A long road to re­cov­ery

Roths Cit­rus still bounc­ing back from 2013 dev­as­ta­tion

Central and North Burnett Times - - FRONT PAGE - Adam McCleery adam.mccleery@cnbtimes.com.au

ROTHS Cit­rus suf­fered busi­ness crip­pling dam­age dur­ing the 2013 floods and own­ers Ken and Me­gan along with ded­i­cated staff have been work­ing their way back ever since.

Roths Cit­rus used to ex­port a large num­ber of its firm man­darins be­fore the flood and have worked hard to get back in to that level of pro­duc­tiv­ity.

“We used to do about 23 con­tain­ers of Mur­cotts and eight to 10 for No­vas be­fore the flood. Last year we prob­a­bly did about 10 con­tain­ers with our Nova man­darins,” Mr Roth said.

Higher than av­er­age ex­port prices helped sus­tain the busi­ness de­spite the lim­ited num­ber of ex­ports out of Roths Cit­rus last year.

“It re­ally did es­pe­cially be­cause the do­mes­tic prices were ter­ri­ble for man­darins,” Mr Roth said.

“Im­pe­ri­als were the worst prices I think we’ve ever seen.”

Mr Roth at­trib­uted the low do­mes­tic value of man­darins to a va­ri­ety of fac­tors.

“There was a big sup­ply of man­darins and some grow­ers were jump­ing in too early and putting out an in­fe­rior prod­uct,” Mr Roth said.

“That turned a lot of peo­ple away early on, and the large vol­umes didn’t help with prices.”

Short of gov­ern­ment reg­u­la­tion, Mr Roth can’t see how to stop pro­duc­ers from flood­ing the mar­ket early with in­fe­rior fruit.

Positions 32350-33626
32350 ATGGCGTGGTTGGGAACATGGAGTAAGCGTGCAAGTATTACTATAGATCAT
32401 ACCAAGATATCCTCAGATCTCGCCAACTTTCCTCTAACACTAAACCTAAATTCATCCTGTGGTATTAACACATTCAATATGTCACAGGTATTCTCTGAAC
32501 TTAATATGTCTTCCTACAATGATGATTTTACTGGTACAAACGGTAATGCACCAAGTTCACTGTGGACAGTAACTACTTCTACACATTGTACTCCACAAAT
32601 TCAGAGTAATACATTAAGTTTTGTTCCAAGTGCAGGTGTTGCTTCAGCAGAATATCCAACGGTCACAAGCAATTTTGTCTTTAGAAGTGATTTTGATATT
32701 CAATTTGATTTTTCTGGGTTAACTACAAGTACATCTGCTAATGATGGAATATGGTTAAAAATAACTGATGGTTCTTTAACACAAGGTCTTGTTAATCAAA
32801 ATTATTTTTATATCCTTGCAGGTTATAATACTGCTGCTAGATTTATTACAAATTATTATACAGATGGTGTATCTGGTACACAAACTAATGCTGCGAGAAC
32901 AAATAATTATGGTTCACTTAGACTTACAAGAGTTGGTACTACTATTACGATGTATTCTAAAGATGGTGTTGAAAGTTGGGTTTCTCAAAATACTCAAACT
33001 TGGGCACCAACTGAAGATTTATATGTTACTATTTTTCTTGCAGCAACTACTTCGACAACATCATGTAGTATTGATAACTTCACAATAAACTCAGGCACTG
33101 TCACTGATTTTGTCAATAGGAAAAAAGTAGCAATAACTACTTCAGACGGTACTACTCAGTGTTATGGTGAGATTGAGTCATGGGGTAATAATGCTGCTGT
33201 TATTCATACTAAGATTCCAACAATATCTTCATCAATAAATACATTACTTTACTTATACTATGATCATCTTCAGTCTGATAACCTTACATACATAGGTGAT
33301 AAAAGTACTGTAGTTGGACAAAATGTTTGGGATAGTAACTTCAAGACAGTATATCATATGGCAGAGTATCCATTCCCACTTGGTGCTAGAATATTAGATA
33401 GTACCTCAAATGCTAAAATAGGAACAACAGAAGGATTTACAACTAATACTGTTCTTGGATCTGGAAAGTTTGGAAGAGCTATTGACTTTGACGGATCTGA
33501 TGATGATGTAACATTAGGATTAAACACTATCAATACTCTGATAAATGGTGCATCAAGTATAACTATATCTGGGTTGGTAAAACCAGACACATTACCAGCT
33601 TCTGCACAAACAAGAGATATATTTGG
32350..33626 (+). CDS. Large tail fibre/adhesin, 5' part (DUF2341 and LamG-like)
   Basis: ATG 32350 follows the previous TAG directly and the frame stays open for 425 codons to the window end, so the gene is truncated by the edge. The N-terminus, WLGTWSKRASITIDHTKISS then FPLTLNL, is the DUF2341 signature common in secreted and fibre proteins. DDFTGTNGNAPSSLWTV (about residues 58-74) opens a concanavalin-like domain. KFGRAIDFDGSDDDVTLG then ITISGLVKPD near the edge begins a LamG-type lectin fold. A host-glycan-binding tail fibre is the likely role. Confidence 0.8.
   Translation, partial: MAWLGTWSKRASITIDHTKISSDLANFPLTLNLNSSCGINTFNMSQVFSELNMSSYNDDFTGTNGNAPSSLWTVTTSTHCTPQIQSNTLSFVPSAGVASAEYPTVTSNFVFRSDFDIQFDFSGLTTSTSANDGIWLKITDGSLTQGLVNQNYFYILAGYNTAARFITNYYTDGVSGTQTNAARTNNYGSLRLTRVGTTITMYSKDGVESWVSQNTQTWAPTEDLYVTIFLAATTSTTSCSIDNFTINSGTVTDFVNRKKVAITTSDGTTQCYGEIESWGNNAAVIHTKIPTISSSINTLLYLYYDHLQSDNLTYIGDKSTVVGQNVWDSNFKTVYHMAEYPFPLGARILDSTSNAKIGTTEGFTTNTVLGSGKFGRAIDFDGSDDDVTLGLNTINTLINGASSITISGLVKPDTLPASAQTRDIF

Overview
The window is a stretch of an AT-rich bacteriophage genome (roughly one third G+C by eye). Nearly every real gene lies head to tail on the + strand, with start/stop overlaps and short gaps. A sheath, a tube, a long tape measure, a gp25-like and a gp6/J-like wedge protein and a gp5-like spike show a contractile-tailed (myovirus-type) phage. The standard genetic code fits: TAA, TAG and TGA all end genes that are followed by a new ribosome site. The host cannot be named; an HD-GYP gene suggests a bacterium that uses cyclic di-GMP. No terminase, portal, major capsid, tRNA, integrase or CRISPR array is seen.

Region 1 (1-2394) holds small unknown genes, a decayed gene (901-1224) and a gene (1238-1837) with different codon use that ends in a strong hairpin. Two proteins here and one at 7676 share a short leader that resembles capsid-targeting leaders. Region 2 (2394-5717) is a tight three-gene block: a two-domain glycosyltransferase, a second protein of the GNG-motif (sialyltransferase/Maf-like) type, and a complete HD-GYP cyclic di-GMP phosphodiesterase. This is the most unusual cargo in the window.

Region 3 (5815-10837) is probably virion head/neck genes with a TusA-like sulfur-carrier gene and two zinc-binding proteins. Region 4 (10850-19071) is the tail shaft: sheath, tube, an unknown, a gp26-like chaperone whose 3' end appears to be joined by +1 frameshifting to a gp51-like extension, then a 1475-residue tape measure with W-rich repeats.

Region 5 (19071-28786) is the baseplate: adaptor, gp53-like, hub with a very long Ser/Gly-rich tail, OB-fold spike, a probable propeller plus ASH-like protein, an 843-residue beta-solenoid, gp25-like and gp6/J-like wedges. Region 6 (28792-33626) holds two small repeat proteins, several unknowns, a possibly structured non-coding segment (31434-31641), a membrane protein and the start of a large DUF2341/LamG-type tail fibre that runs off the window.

Strong ex­port prices are a key to main­tain­ing prof­itabil­ity Mr Roth said.

“When the Aus­tralian dol­lar is at the price it is now, around 70 to 75 cents then things work out well for us,” Mr Roth said.

The strong de­mand for Aus­tralian cit­rus in Asia is also help­ing to keep the ex­port mar­ket strong.

“That’s for sure and more and more coun­tries in Asia are start­ing to take our fruit, it’s not just China but the Philip­pines and In­dia as well. But you have to have right man­darins for ex­port. ” Mr Roth said.

“Coun­tries in Asia view Aus­tralia as a clean and green mar­ket but when the Aus­tralian dol­lar gets to a cer­tain height they will tend to back off a bit.

“Ones that will carry the dis­tance. Mur­cotts are good for ex­port, any of the firmer man­darins, we will be ex­port­ing a lot more No­vas in the fu­ture.”

Mr Roth said he hoped to see his pro­duc­tion get back to full yield in an­other eight years, with ca­pac­ity al­ready back up to two thirds of what it was prior to the floods.

“Slowly but surely we are build­ing back up, an­other flood event would ruin us though,” Mr Roth said. PHO­TOS: ADAM MCCLEERY

“Ex­port in gen­eral was very good last year and we have done rea­son­ably well, con­sid­er­ing two thirds of our ex­port vol­ume was washed away in the flood,” Mr Roth said.

“As long as the dol­lar re­mains at a good price things look good.”

There was a big sup­ply of man­darins and some grow­ers were jump­ing in too early and putting out an in­fe­rior prod­uct . — Ken Roth

RE­BUILD­ING: Cit­rus pro­ducer Ken Roth is bounc­ing back from flood dam­age thanks to strong ex­port prices. PHOTO: ADAM MCCLEERY

RE­BUILD­ING: Ex­port prices have helped Ken Roth with pro­duce re­cov­ery.

GET­TING THERE: Mr Roth ex­pects it to be an­other 8 years be­fore full yield.

THIN­NING: Ken Roth is look­ing for­ward to the 2017 sea­son.

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